None of us know what will happen as time goes on but we remain committed to serving the residents of Moria in any way we can as safely as possible.
For the last few months, we have been working alongside @eurorelief to provide families inside Moria with clothing when they first arrive to the camp. EuroRelief brings over-sized clothes from their warehouse to our All4Women Community Centre, where our seamstresses work on resizing them. When the clothing items have been cut and sewn, they are given back to EuroRelief to distribute.
We are grateful for this collaboration with @eurorelief and are thankful that we can take part in a small way to provide the families inside Moria with the basic items they may need.
On this World Humanitarian Day, we at All4Aid want to acknowledge all the aid workers around the world who risk their lives in humanitarian service to help those in crisis. This year, the already difficult work carried out by humanitarians has been made even more challenging by #Covid19.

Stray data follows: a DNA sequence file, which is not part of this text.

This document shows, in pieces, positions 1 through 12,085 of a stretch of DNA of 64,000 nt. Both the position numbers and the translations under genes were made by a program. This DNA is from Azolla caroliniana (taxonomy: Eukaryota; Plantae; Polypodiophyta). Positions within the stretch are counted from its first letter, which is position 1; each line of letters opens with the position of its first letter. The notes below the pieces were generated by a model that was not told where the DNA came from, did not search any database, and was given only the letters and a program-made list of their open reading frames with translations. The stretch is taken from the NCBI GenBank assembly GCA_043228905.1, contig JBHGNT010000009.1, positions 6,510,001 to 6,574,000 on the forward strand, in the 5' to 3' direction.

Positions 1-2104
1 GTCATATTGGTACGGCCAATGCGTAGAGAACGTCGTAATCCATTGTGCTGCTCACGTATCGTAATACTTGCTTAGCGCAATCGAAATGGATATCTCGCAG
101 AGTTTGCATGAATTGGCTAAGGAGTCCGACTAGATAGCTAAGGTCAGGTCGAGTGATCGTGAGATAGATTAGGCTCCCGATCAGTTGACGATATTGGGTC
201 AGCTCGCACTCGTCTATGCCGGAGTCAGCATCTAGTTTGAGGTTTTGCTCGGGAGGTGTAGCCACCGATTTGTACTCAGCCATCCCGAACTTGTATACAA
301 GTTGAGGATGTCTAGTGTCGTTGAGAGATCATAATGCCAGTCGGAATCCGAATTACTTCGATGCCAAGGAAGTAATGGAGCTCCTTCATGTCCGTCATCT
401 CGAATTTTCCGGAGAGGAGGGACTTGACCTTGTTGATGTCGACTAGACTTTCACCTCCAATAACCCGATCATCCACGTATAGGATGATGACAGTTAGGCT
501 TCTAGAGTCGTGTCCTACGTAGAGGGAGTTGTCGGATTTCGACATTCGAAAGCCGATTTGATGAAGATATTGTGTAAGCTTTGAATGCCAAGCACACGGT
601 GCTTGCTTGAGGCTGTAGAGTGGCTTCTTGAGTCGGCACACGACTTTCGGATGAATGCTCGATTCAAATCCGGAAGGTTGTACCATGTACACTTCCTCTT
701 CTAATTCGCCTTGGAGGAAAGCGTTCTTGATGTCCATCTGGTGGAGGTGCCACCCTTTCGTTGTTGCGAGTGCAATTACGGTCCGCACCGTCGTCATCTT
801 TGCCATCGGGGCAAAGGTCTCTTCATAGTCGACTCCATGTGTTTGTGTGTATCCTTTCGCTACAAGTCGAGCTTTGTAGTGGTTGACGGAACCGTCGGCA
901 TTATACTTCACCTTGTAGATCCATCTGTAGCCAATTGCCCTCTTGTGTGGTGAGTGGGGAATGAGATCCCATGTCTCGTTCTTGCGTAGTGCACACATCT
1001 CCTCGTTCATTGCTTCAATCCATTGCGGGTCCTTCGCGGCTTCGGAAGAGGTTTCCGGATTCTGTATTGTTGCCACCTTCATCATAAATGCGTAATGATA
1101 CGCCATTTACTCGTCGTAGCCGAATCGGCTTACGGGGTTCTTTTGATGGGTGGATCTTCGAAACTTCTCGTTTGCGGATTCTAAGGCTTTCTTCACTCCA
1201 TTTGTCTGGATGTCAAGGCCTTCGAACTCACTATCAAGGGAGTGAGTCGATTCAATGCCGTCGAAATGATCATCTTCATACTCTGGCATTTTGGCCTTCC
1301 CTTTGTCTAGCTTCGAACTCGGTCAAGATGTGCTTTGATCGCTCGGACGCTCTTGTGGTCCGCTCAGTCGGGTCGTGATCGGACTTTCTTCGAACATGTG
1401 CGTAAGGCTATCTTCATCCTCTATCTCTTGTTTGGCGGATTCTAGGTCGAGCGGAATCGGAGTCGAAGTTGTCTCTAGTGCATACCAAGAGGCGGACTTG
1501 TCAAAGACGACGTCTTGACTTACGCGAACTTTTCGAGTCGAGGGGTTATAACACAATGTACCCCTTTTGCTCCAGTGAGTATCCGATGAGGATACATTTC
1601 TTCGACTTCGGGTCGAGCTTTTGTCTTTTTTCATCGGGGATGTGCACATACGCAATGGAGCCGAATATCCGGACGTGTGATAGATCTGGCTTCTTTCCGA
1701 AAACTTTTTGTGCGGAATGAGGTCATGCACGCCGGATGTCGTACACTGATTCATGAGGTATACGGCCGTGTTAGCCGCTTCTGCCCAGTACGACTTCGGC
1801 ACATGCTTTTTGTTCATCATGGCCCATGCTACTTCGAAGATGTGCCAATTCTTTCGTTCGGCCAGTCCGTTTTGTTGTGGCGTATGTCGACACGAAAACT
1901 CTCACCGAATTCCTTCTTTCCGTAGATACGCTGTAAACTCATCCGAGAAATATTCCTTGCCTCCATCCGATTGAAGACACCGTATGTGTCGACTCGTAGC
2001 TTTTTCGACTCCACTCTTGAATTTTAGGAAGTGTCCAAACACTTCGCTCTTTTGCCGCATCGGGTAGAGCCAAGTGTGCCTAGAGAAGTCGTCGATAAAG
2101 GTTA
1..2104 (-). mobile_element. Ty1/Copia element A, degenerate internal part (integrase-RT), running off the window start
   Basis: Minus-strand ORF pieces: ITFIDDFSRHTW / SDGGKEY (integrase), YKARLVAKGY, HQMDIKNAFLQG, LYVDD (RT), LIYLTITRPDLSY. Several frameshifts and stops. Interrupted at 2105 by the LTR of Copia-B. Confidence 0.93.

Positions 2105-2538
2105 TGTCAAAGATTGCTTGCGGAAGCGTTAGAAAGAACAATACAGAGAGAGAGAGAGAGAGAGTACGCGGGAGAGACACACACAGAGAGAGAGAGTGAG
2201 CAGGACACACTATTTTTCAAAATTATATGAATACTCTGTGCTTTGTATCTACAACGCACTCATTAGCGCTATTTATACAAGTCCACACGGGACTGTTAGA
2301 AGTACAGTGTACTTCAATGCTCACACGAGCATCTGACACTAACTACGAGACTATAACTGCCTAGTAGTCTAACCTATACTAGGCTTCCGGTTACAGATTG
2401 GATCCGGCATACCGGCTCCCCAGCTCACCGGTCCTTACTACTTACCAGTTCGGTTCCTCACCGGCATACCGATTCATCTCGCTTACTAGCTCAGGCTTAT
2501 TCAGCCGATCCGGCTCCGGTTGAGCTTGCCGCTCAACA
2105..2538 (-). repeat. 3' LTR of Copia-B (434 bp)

We want to thank our long-term team members on the front-lines who have dedicated and committed themselves to aiding those who have had to flee their homes due to war, persecution or disaster.
At All4Aid, it’s an important distinction that we work WITH displaced people and not FOR them. At our All4Women Community Centre we have resident volunteers who live inside Moria and work alongside us to help facilitate our projects. One of these being our COVID-19 Response Initiative. Our talented seamstresses have been working hard to create masks according to @msfgreece standards for residents of Moria. We couldn’t do this without them!
A huge thank you to the European Baptist Federation for their funding to make this possible.
All4Aid’s vision: Displaced people attaining life in all its fullness!